My personal view on intellectual property is that I like to try before I buy. Download it, see if it is any good. If it is, buy a copy, leave a good review, and recommend it to others. While it might be illegal from a certain perspective, it is also illegal for publishers to sell you junk not as advertised. Good luck getting your money back from those guys. Internet is loosely regulated and it is good that way, in my opinion.
While you say some interesting things here you are still advocating unethical behavior. Sorry. -1. Sadly it seems others here seem to agree that this is ok. It is not.
@Buffy I agree with you and in a perfect world everyone would act ethically and be happy. But the market for textbooks where poor students are forced by state-regulated and partially state-funded universities to get deeper into debt to government to buy specific textbooks sounds pretty inefficient to me and far from ethical either. Let people innovate and form a better market. Is a pay-first-read-later book the dead end for written knowledge? Hopefully not. Let them innovate and come up with a better market structure I say!
I agree with your immediate comment, if not your answer. Yes, work to build a better world in all ways open to you. Denying scientific and other knowledge to poor people/countries is distinctly unethical, as is denying them medical care. I note that someone else's unethical behavior doesn't justify mine. And yes, I realize you didn't say otherwise, so just an observation.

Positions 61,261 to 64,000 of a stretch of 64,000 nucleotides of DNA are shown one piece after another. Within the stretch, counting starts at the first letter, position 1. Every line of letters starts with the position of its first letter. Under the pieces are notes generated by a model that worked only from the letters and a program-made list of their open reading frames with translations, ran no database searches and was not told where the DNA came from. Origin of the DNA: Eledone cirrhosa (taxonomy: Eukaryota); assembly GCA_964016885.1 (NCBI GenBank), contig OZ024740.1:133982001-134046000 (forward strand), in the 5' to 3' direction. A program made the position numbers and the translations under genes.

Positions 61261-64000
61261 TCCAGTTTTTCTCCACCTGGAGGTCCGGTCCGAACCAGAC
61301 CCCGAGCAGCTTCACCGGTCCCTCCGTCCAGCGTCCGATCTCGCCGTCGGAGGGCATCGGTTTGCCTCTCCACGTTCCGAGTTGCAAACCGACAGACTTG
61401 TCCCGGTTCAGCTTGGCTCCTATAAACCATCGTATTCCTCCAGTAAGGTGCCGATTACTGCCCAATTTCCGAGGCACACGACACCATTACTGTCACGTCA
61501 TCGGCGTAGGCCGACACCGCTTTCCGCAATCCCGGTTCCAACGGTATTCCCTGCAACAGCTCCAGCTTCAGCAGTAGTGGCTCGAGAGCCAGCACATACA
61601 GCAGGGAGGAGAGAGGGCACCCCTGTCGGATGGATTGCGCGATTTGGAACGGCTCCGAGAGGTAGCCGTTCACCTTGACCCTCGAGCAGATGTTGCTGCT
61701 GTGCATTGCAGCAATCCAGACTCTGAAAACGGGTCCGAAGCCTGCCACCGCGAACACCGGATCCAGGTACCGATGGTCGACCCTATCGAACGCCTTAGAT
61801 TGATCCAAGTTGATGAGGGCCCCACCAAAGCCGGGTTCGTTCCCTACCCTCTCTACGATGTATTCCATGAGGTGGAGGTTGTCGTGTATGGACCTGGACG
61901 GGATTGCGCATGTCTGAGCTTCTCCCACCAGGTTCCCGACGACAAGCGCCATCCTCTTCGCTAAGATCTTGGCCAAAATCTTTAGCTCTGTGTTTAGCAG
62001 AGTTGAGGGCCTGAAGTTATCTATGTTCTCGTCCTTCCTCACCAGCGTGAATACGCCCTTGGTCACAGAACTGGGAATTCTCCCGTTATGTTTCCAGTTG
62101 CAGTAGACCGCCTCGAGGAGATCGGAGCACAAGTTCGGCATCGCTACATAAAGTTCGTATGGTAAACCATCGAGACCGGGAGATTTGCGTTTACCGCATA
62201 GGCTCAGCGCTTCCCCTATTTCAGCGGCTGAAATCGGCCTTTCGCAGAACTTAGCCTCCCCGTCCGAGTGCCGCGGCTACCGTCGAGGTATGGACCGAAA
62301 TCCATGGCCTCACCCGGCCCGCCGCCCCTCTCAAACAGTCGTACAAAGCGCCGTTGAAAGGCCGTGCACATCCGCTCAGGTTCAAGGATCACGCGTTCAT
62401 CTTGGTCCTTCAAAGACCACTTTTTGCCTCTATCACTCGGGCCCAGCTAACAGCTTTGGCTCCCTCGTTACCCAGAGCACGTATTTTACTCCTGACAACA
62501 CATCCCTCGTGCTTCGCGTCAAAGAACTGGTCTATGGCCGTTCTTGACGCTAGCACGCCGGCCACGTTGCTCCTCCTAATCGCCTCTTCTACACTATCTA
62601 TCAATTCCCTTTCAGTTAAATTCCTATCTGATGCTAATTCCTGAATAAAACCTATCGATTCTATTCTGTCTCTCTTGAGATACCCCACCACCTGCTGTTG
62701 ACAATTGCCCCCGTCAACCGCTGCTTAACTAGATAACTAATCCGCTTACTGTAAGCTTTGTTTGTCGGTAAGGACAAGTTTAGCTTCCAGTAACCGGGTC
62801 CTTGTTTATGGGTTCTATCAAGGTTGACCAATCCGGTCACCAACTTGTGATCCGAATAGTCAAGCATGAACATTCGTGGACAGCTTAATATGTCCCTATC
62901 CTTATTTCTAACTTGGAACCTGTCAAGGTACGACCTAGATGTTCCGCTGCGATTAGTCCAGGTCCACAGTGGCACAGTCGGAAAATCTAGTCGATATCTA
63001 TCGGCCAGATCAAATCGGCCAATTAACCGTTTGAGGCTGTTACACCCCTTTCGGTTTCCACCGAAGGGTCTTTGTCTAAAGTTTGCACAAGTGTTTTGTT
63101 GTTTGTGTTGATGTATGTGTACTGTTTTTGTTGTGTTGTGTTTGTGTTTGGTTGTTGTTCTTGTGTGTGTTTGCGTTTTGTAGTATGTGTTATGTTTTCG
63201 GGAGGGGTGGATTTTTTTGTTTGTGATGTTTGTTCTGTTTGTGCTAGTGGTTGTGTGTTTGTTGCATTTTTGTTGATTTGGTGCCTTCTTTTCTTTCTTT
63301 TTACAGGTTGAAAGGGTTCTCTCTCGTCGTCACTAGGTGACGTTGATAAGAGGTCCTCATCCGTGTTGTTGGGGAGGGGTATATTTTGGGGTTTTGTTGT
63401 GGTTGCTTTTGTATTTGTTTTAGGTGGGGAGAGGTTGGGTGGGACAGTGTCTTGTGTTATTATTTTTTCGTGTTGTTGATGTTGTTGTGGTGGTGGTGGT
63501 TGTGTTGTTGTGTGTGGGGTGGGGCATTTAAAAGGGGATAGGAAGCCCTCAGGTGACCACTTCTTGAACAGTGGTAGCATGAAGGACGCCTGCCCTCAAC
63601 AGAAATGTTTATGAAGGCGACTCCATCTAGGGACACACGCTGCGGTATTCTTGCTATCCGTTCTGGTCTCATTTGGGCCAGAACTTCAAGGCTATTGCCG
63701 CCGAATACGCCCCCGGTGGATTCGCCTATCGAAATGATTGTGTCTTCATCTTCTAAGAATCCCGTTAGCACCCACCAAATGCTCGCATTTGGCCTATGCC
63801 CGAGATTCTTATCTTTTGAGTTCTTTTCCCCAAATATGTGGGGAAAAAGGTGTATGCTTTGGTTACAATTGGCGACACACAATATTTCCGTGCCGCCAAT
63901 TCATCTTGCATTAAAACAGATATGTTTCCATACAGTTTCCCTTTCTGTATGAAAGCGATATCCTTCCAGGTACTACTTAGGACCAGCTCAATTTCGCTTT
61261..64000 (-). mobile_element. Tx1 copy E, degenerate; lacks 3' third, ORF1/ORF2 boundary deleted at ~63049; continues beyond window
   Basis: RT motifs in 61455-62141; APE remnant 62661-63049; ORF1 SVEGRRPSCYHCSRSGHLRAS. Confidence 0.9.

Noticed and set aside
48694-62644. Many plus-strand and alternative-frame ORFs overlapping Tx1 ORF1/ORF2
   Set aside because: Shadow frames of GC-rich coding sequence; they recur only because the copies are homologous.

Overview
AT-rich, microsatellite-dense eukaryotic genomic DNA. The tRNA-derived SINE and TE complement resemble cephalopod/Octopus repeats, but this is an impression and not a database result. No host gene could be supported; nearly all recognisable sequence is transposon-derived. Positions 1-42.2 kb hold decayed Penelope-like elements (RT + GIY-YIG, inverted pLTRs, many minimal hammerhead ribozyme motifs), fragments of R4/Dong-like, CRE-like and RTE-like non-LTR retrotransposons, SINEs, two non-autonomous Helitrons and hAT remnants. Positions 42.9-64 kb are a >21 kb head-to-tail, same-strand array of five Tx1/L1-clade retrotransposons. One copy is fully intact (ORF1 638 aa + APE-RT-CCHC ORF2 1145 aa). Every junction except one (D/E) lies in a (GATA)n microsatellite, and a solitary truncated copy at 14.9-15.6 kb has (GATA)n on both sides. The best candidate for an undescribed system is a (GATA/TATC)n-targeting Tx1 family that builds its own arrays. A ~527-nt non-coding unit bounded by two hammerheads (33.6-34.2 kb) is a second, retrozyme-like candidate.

Never in my academic career have I purchased a book out of my own purse. That's what libraries are for. Also, A Uni library usually has, in addition to online access, sharing agreements with other libraries. Want to test it before you get it? why not loan the hard copy of the book from the library?
@ArthurTarasov Not lucky, smart. Go to the library, it has books, if it doesn't have what you need, go to your supervisors, they have funds.
No no, don't listen to that guy, just pretend you don't know about that stuff and get inspiration from other sources instead. The really good stuff is rarely so easily visible anyways.
Downloading copyright material without permission is likely regarded as illegal and unethical nearly everywhere.
However, you should check with your local university library for what services they provide. It may be that the local university has arrangements with academic publishers that permit their own students access in some form, either e-books, or interlibrary loan, or even (possibly) downloading at a modest fee.
Another possibility is that you could seek to obtain a small grant from someone or some institution for the purpose of library building. Even a favorite uncle or aunt is a possibility for that.